Hey folks! It’s almost official… my new YouTube channel is just about ready for its close-up. In addition to the BBTV Stories you’ve already seen, BBTV will also feature a regular Update on arts, entertainment and anything lifestyle that you should know about. No “if it bleeds, it leads” here. So it makes sense that this first edition should include a story on the new pandas in town. Because who doesn’t love pandas?!
If you’ve been cooking three squares a day on the home front for the past few years, perhaps you haven’t noticed — Calgary has been caught up in a foodie revolution. A hot new eatery seems to open every month downtown, on 17th, in Inglewood or in other cool YYC hoods. And it’s not just culinary art that creates the experience — interior design is also a prime part of the food mood. So when I was invited to a panel discussion of four of Calgary’s busiest restaurant interior designers, moderated by Jennifer Hamilton of Avenue Magazine, I couldn’t resist.
On the left, Amanda Hamilton, who recently did the interior of Native Tongues, told us she’d loved restaurants ever since she was an Earl’s girl. Kate Allen, center, known for her work on Bridgette Bar, Model Milk and Anju, said, “At the start of a project, the designer should be mostly listening.”
Talk quickly turned to costs. For everyone who likes to blame the designer for going crazy with expensive details, Amanda said, “I think designers get a bad rap for blowing budgets.”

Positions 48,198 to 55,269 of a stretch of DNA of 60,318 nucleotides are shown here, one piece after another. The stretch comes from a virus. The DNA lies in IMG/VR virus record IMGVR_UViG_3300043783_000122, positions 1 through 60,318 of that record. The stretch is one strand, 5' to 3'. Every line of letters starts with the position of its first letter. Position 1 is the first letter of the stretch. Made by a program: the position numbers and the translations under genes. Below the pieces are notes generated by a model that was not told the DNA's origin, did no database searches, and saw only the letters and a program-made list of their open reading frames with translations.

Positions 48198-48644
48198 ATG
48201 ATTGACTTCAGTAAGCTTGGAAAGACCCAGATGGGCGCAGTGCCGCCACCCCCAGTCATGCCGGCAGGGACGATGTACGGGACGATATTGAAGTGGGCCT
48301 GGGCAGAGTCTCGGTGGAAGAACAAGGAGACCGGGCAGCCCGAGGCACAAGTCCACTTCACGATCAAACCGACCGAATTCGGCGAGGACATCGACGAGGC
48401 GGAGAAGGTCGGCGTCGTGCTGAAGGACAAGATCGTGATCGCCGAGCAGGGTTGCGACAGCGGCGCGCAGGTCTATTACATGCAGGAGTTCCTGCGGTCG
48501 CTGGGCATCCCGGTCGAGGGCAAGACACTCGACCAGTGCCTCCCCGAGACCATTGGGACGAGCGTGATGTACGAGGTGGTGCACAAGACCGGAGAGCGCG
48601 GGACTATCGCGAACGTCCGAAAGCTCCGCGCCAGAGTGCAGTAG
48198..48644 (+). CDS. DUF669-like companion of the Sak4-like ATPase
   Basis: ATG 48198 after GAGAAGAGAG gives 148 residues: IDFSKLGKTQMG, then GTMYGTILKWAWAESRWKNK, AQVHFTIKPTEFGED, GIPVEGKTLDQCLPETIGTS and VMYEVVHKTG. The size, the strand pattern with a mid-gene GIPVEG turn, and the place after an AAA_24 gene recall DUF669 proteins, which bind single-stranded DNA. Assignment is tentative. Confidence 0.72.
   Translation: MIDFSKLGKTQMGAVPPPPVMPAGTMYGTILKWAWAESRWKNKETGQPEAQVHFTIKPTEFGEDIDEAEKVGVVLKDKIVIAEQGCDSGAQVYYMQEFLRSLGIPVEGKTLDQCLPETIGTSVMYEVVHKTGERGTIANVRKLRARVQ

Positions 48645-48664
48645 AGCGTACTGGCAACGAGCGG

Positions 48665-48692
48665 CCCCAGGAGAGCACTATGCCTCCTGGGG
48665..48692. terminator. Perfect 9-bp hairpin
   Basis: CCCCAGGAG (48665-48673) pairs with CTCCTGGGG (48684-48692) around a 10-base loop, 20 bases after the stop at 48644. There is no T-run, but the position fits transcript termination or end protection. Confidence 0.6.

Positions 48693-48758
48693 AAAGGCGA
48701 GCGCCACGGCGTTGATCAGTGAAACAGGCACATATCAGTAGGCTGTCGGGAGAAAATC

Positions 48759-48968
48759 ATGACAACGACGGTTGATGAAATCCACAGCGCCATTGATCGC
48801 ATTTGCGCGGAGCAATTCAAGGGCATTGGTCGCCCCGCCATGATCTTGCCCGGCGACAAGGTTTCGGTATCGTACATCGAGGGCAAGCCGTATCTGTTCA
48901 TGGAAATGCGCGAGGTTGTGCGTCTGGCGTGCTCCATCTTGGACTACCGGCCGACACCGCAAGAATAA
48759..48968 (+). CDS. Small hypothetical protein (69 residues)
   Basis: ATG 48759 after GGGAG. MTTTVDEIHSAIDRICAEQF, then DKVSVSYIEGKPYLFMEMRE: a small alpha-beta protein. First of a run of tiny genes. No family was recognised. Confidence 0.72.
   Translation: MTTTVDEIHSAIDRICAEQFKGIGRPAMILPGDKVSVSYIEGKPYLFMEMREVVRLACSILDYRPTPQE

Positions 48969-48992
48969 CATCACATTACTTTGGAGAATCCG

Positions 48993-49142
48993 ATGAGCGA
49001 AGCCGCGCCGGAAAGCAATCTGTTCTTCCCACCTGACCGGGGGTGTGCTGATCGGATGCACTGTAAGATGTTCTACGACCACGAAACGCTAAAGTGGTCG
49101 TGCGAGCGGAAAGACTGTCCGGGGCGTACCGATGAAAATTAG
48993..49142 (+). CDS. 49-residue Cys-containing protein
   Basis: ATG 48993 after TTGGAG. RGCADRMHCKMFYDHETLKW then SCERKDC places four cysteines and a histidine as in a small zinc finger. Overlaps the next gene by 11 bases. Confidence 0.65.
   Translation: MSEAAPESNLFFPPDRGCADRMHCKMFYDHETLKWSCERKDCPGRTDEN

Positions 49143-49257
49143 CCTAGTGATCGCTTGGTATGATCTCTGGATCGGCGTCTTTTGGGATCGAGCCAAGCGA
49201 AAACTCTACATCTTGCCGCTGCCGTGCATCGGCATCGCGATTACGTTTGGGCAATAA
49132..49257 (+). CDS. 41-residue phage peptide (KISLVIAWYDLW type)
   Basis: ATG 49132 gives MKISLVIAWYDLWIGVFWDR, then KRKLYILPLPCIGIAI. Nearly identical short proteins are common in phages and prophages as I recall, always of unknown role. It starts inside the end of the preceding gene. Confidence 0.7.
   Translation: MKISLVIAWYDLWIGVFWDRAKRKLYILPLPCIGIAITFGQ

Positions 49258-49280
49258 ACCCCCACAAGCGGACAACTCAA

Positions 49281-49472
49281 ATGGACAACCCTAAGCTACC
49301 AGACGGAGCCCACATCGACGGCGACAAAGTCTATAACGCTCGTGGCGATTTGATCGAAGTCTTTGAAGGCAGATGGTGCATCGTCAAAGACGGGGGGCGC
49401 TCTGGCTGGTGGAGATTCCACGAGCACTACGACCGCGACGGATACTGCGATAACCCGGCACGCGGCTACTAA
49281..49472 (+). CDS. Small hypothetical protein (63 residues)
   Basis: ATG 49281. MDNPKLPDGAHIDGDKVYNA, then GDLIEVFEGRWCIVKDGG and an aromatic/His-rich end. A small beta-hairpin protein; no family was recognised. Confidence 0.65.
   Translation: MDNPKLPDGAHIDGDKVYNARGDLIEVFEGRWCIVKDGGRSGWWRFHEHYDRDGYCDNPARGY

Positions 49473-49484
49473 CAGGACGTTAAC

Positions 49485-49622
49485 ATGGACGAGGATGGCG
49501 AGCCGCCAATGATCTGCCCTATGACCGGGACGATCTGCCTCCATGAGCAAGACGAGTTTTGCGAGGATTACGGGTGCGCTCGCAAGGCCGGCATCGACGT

On the right, Sarah Ward (Nash, Proof, Cluck and Cleaver) credited Chef Michael Noble for changing her financial outlook on design. “Prior to working with him as designer, I didn’t realize the impact of how my design affected the bottom line. You have to be careful of applied costs down the road.”
Sally Healy (pictured below), the designer behind Our Daily Brett and the now-shuttered Borgo Trattoria and Capo, was quick to chime in: “It affects us too. Cuz if they go broke like some of my restaurants have…”
The boldest of the bunch, Sally’s the type of designer who can make you believe in a project from sheer force of personality. One of her top priorities when starting a new design? “You have to decide where the sex in the room is.”
“Once a client gives their wish list, I do have a pretty good idea of what it’s going to cost.”
Turn that frown upside down It’s been long and brutally cold winter in Calgary this year. As the calendar officially flips to spring tomorrow, the snow and ice here aren’t quite ready to leave . A recent house-bound week of -30 temps makes me want to flee to Hawaii, but too many work commitments mean sifting through old vacation photos instead. With a long-term outlook that calls for more chilly days ahead, my personal level of optimism matches the temperature.
For a little spring training in harnessing the power of positivity, I turned to Dr. Sanam Hafeez, who frequently appears on CNN and Dr.Oz. She’s a NYC-based licensed clinical psychologist and teaching faculty member at the prestigious Columbia University Teacher’s College. These are her suggestions for turning that frown upside down.